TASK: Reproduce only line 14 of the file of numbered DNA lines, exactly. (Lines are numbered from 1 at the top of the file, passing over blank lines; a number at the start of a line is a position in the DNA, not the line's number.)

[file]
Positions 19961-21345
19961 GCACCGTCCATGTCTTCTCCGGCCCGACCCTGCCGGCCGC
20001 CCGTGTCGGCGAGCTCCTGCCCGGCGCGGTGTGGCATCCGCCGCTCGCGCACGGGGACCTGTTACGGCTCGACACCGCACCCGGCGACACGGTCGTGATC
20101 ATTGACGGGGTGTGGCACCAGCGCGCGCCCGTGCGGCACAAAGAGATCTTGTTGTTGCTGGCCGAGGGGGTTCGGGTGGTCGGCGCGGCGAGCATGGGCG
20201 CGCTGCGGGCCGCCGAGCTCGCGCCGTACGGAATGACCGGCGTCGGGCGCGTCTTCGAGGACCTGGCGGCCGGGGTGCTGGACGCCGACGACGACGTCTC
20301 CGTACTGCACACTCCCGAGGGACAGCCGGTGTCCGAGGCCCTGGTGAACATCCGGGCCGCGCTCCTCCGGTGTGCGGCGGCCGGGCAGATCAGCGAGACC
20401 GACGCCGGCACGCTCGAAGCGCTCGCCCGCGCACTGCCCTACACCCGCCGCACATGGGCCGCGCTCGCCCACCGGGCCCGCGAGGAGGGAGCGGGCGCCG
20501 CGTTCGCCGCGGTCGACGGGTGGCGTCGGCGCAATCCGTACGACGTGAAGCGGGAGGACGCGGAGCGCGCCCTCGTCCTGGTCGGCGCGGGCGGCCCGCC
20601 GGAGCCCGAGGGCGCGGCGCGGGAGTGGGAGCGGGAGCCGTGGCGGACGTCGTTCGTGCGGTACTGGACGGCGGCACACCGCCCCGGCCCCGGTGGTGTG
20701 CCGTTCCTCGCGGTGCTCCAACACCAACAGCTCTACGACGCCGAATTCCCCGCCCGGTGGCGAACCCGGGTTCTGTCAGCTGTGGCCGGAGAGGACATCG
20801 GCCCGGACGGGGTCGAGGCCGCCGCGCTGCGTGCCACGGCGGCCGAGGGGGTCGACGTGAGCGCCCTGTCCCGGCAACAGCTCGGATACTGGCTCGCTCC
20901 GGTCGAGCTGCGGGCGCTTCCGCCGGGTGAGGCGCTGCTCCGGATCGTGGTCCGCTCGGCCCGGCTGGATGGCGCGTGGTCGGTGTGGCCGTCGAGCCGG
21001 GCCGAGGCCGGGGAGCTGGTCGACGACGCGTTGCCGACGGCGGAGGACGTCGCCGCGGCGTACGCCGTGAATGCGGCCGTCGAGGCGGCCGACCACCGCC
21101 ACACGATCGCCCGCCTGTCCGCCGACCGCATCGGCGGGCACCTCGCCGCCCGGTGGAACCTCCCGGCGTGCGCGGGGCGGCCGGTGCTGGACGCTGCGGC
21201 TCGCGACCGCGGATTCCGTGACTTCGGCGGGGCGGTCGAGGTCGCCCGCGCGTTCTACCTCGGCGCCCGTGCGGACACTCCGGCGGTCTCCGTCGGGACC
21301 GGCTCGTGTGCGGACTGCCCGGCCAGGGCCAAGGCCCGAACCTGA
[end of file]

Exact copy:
21101 ACACGATCGCCCGCCTGTCCGCCGACCGCATCGGCGGGCACCTCGCCGCCCGGTGGAACCTCCCGGCGTGCGCGGGGCGGCCGGTGCTGGACGCTGCGGC